AIP Endorses STEM Education Coalition Letter Regarding Science Education in the Reauthorization of the Elementary and Secondary Education Act

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Publication date: 
2 March 2012
Number: 
33

The American Institute of  Physics (AIP) along with over 40 organizations including two of its Member  Societies, the American Physical Society and the American Geophysical Union,  signed a letter sent by the Science Technology Engineering and Math (STEM)  Education Coalition to Rep. John Kline (R-MN), Chairman of the House Committee  on Education and the Workforce.  The  February 10, 2012 letter expressed concerns with HR 3989, the Student  Success Act and HR 3990, the Encouraging  Innovation and Effective Teachers Act

These bills  are two proposals to reauthorize the Elementary and Secondary Education Act.  Both were approved, after much partisan  debate, during a mark-up session in the House Committee on Education and the  Workforce on February 28.  The  Encouraging Innovation and Effective Teachers Act requires states to develop  teacher evaluation systems and consolidates many K-12 education programs into a  flexible program.  The Student Success  Act focuses on the elimination of the Adequate Yearly Progress provision  present in current law and requires states to adopt academic content and  achievement standards.   

The letter advocates, “education reforms that are strongly focused  on the STEM subjects are reforms that are strongly focused on jobs and economic  recovery.”  The letter cites the  conclusions of the Georgetown University’s Center on Education and the  Workforce, which recently released a report on STEM  Education:

“The STEM workforce will remain central to our  economic vitality well into the future, contributing to innovation,  technological growth, and economic development.   Capable STEM students, from K-12 all the way through the postgraduate  level, will be needed in the pipeline for careers that utilize STEM  competencies and increase our innovative capacities.  We cannot win the future without recognizing  the growing need for STEM competencies across the economy.”

The STEM Education Coalition  letter expresses concern regarding STEM as a national priority:

“We respectfully disagree with the draft Student  Success Act’s removal of the requirement for states to test students in  science.  Removing the existing  requirement for testing in science while maintaining testing in math and  reading sends a powerful, negative, and unambiguous signal to U.S schools and  the public that science – along with all of its related subdisciplines – is no  longer a national priority.  If the  requirement for science testing is eliminated, schools will shift their limited  resources away from science classes, less time will be devoted to science, and  professional development for science education will suffer.”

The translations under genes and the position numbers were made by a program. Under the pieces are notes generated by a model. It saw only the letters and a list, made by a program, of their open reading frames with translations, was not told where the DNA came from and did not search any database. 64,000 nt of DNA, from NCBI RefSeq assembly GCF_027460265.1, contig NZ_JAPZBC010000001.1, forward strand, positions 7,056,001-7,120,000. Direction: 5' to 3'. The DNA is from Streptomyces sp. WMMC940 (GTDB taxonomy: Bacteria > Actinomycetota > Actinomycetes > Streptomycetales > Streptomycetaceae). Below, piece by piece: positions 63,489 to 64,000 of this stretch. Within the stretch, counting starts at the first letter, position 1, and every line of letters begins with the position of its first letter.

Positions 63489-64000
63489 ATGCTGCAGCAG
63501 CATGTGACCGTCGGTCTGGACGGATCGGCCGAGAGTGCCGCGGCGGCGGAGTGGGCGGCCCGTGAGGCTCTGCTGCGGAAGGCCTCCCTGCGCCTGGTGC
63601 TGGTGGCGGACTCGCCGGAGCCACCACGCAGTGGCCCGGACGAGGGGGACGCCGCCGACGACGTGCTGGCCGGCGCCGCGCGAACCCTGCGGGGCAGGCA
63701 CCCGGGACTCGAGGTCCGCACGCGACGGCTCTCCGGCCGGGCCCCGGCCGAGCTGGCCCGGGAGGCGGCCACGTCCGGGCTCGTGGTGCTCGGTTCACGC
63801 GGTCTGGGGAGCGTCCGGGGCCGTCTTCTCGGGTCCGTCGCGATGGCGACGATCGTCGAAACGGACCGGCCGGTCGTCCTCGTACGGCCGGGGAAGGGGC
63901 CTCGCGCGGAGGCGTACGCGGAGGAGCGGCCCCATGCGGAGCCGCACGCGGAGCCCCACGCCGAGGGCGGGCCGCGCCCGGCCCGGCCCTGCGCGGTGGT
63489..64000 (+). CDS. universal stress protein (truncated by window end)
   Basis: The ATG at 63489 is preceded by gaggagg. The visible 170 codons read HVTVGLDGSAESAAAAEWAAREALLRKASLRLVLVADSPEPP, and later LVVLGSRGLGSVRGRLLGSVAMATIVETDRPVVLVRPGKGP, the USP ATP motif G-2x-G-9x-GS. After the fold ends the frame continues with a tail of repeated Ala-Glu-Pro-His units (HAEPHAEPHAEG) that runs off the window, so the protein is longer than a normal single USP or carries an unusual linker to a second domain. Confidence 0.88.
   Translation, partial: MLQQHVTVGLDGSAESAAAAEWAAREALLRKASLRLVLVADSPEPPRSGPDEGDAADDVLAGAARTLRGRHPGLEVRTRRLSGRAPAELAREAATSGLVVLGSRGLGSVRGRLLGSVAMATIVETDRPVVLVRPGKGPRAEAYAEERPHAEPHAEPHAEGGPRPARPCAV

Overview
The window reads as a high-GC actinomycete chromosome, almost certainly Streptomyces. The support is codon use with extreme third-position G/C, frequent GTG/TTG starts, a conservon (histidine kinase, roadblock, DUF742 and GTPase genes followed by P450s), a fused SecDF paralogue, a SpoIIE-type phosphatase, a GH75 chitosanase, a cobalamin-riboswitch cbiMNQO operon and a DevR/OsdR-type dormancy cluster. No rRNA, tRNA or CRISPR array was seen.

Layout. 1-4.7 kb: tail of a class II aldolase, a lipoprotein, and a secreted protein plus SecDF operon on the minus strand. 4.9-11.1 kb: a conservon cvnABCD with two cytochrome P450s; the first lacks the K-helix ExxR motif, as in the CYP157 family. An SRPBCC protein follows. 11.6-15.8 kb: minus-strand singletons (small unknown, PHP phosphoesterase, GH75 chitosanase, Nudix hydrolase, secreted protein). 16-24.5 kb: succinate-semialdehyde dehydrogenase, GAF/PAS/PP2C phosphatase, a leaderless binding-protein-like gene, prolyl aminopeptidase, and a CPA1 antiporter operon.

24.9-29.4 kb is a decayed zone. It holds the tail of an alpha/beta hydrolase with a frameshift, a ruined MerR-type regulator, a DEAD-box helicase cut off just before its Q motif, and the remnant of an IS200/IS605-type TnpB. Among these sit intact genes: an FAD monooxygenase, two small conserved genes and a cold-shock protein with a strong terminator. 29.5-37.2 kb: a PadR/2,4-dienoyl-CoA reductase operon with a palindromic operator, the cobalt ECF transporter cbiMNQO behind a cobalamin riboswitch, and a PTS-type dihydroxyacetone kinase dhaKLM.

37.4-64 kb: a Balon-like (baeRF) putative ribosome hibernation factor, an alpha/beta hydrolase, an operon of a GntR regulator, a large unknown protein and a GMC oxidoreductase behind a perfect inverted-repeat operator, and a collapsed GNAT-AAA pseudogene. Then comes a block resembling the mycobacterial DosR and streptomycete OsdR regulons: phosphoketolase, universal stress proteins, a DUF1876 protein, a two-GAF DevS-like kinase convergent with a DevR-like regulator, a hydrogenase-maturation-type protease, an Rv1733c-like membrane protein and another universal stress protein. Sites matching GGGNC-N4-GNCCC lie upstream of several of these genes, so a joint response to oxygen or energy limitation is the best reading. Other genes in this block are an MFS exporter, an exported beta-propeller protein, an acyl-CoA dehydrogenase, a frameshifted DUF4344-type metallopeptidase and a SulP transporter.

The STEM Education Coalition  letter emphasizes the need for a strong federal focus on STEM education in  order to support a strong U.S. workforce:

“The Encouraging Innovation and Effective Teachers Act  would eliminate the U.S. Department of Education’s only existing dedicated STEM  education-focused program – the Math and Science Partnership program (Title II,  part B).  While we recognize the bill’s  goal of streamlining a myriad of education programs, we disagree with the  absence of any strong STEM education focus for Title II grants of any  significant linkage between Title II activities and workforce needs.”

Title II of  the Elementary and Secondary Education Act is related to preparing, training,  and recruiting high quality teachers and principals.  Title II part B specifically authorizes appropriations  for Math and Science Partnership grants. 

The STEM Education Coalition  letter does offer support for a provision in the bipartisan Harkin-Enzi Senate  ESEA draft bill that “addresses  STEM-specific education needs through a single competitive grant program (Sec.  4103) that would require state applicants to demonstrate that their proposals  had robust input from the business community and other workforce stakeholders.”

The Coalition does strongly  support the bill, S. 1675, introduced by Senator Jeff Merkley (D-OR).  Section 4013 of the Harkin-Enzi draft ESEA  bill is based on the bill by Merkley.   These Senate bills offer, according to the Coalition, “a balanced approach of competitive and  formula-based funding dedicated to meet the STEM-specific needs of U.S.  schools.”

The Coalition also advocates  for STEM fields to be included the definition of core academic subjects:

“While we appreciate that math and science are  included in the Student Success Act’s definition of ‘core academic subjects,’  we feel that this definition is overly narrow and static, excluding many areas  of study that are essential to the needs of the economy and workforce.  Instead, the broader ‘STEM subjects’ should  be listed as a core subject area with provisions for defining STEM education in  a broad and inclusive manner that embraces each STEM discipline and its unique  needs.”

The letter ends with a  message of robust support for STEM education:

“Given the strong connection between STEM skills and  the job success of American workers, a strong focus on the STEM-specific needs  of students, schools, and educators is essential to the practical success of  education reforms.”

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